Anna Cummer offers up a new take on an old favourite with Hamlet: A Ghost Story

Adapting a script is no easy task, and even more complex when you’re tackling work by someone as iconic as Shakespeare in an effort to make it palatable to today’s audiences, but Anna Cummer has done just that. Hamlet: A Ghost Story, presented by The Shakespeare Company with Hit + Myth Productions, is Cummer’s take on the much-loved play in which she, along with director Craig Hall, pulls the focus from our favourite Dane’s descent into madness to the haunting of Hamlet, taking the story into the 1900s and crafting it into more of a mystery.

“We’ve concentrated more on the haunting aspect of (the play),” says Cummer, “and that also explains a lot of moments of ‘madness.’ ”

Considering that Hamlet’s state of mind is traditionally one of the driving forces within the play, skewing the storyline towards the haunting of Hamlet and the effects upon him is a fascinating re-examination of the text. “It’s interesting to me because connotations (around madness) have changed, they have shifted in the past 400 years,” Cummer explains. “So by concentrating more on the idea that he is being haunted and that’s being misinterpreted as insanity or madness, I feel like we’ve kind of crafted (the story) a little bit. It’s an incredibly difficult complex character and play, but that’s also part of the beauty and challenge of it.”

With a story that is so popular and well-known, there’s not much of a “whodunnit” to this mystery, so the task with this adaptation was to create a different Hamlet experience for audiences. “We’re sort of walking that fine line between that sane madness and psychotic breaks that are instigated by this haunting,” explains Cummer. “Most people who are coming into the show, they know the story, they know whodunnit, they know how this is going to go, so the challenge for us is to present the same story but to do it in a new way that can be enlightening or surprising, or something that has not been connected to Hamlet before.”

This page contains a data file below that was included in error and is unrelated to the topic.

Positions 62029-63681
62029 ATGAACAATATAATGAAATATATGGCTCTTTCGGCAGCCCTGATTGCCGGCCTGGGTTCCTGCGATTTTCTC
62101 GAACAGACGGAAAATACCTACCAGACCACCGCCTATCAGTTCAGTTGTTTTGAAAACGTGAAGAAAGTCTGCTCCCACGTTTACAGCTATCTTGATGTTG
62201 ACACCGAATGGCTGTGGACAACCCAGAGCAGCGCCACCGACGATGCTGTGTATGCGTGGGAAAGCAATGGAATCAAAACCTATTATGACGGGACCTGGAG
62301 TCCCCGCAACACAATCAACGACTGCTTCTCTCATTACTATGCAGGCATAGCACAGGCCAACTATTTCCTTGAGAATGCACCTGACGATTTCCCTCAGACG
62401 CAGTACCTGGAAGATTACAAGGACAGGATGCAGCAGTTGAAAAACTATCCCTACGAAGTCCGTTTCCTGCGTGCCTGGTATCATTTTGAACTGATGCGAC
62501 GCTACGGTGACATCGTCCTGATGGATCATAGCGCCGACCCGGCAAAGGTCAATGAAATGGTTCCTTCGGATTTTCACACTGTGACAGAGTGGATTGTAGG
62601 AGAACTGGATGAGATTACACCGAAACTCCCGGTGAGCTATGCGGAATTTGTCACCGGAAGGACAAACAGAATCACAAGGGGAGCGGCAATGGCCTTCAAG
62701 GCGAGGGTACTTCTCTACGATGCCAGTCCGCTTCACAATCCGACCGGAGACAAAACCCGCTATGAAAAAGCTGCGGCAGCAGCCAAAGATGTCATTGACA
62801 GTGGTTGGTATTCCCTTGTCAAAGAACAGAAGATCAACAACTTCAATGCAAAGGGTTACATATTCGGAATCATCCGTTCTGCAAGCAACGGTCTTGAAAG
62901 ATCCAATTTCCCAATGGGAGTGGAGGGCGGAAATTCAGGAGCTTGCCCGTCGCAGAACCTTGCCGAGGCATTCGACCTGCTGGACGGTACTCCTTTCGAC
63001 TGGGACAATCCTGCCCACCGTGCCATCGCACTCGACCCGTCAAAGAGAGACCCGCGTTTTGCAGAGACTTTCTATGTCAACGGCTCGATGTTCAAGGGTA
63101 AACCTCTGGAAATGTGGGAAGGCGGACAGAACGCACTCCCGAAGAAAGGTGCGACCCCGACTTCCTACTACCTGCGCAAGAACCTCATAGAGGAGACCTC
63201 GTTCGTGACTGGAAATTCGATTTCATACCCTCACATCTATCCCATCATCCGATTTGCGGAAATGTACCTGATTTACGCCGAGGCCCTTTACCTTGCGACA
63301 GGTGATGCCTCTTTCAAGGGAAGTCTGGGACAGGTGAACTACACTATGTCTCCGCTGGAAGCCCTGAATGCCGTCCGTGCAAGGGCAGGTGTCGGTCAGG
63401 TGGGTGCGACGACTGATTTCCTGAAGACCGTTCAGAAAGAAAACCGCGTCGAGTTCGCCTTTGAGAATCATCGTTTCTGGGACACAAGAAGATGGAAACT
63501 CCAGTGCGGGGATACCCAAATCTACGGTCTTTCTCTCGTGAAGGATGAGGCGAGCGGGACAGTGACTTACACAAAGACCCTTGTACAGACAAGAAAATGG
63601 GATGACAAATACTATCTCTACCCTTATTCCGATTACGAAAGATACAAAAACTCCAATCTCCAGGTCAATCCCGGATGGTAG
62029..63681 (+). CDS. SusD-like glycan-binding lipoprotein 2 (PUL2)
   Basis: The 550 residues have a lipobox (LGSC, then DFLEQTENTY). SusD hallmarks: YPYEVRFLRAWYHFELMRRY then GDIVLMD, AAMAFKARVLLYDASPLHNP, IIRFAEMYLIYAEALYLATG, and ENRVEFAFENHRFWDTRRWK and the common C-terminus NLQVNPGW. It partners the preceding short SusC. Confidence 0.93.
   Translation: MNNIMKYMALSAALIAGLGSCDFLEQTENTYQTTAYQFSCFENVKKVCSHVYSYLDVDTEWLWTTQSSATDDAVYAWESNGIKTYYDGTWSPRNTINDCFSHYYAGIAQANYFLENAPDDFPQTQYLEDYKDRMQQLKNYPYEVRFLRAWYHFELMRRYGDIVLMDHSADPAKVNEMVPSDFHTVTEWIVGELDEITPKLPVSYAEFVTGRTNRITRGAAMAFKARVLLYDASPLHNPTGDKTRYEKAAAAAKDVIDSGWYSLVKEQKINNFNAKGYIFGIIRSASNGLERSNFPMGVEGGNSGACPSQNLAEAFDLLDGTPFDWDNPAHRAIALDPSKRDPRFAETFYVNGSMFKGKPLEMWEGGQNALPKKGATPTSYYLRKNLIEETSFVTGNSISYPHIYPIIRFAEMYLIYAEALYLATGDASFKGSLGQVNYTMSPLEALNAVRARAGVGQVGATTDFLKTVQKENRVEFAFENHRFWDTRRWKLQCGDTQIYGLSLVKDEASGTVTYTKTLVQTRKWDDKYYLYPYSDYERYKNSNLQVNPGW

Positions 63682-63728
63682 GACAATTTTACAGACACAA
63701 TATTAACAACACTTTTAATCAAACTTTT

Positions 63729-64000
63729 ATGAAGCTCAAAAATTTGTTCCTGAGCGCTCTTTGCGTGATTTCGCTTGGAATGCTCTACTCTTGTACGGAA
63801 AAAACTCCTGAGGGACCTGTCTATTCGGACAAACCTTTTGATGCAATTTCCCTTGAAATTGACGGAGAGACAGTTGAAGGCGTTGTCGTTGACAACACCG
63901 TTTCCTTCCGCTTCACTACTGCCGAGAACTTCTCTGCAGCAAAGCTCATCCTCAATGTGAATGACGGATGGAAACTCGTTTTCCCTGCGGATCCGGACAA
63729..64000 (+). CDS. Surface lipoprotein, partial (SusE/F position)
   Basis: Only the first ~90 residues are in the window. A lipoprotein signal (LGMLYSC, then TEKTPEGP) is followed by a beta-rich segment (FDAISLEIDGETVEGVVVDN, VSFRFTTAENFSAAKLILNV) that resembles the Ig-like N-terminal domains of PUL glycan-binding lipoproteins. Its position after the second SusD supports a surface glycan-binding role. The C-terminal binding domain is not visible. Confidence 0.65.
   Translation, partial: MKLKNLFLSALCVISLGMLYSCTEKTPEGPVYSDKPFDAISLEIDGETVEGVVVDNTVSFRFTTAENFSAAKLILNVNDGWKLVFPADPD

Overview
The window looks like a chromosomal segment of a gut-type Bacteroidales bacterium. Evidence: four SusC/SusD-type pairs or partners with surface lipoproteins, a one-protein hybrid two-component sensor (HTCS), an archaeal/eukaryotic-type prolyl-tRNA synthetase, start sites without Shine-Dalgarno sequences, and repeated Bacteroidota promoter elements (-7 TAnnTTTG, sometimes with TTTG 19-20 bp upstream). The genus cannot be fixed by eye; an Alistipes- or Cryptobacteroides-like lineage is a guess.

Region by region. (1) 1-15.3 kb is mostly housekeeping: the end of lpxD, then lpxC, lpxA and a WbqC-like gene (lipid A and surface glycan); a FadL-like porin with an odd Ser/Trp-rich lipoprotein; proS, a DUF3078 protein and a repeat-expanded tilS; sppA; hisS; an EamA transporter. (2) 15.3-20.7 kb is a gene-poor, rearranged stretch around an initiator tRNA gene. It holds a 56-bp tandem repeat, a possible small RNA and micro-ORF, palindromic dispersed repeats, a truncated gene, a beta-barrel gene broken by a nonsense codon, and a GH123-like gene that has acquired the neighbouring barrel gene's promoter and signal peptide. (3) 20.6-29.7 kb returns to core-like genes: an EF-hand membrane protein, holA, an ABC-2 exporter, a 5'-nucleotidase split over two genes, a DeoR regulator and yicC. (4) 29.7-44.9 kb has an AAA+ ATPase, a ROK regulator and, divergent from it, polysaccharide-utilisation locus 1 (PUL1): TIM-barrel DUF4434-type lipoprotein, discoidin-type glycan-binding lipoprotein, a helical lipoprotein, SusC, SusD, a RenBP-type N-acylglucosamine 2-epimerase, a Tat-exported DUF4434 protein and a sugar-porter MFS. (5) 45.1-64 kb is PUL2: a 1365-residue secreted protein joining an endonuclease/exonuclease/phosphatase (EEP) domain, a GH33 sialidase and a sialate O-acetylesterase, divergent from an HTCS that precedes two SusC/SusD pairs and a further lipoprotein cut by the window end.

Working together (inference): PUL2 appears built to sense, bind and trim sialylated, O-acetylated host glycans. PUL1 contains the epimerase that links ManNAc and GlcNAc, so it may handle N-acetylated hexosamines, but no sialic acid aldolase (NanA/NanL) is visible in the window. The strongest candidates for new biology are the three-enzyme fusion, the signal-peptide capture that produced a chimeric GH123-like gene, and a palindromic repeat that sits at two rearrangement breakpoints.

Also challenging is presenting a streamlined version of a play that traditionally clocks in at around four hours, making it tolerable for modern audiences who Cummer admits, “just do not have the same attention spans as Shakespeare’s audience 400 years ago.” To that point, you won’t see many of the historical references that fill the background in the original text, which, as Cummer points out, is almost necessary in order to keep the play relevant, including the impending Norwegian invasion on Denmark.

Cummer goes one further step in modernizing the text by switching up the genders of some of the characters in the play, Polonius and Horatio, which she found very fitting when considering that, at the turn of the century, women’s roles were starting to shift in society, the foundations of the women’s movement to come slowly forming. “It’s fascinating, when you take these … archetypal male characters, and you turn them into women and you put them into 1900 Denmark, it creates the type of tension that we are maybe missing from the outside invading force (Norway), where you have these people who are trying to make headway in a society that’s not allowing them to do it.”

The lead role of Hamlet is performed by Ahad Raza Mir, a former Calgarian who has achieved great success as an actor in Pakistan, and who was already known to Cummer and Hall from working with him on an earlier production of Macbeth, and who seemed like the perfect choice for the role of the Hamlet. “He’s just such a lovely human being, very thoughtful, an amazing actor and when it came to casting his name came up and Craig was like, ‘That’s a really interesting choice,’ just because of his sensibility of who he is, and just sort of a good man, thoughtful. I think essentially that is the problem with Hamlet, is that he is a good man being asked to do something that is so far outside his character, that’s why he wrestles with it as much as he does, so it seemed like a really good fit.”

Cummer is confident that this production would do The Bard proud. “He was the king of taking a story and changing it for his own usage, for his own message, for his own delight, and we’re still doing that today, we’re taking his words, we’re taking his plots, and we’re changing them for our own messages, our own delight.” 

(Photo courtesy The Shakespeare Company.)

Hamlet: A Ghost Story runs at The Studio at Vertigo Theatre until April 13.

Kari Watson is a writer and former Listings Editor of FFWD Weekly, and has continued to bring The Culture Cycle event listings to Calgary through theYYSCENE. Contact her at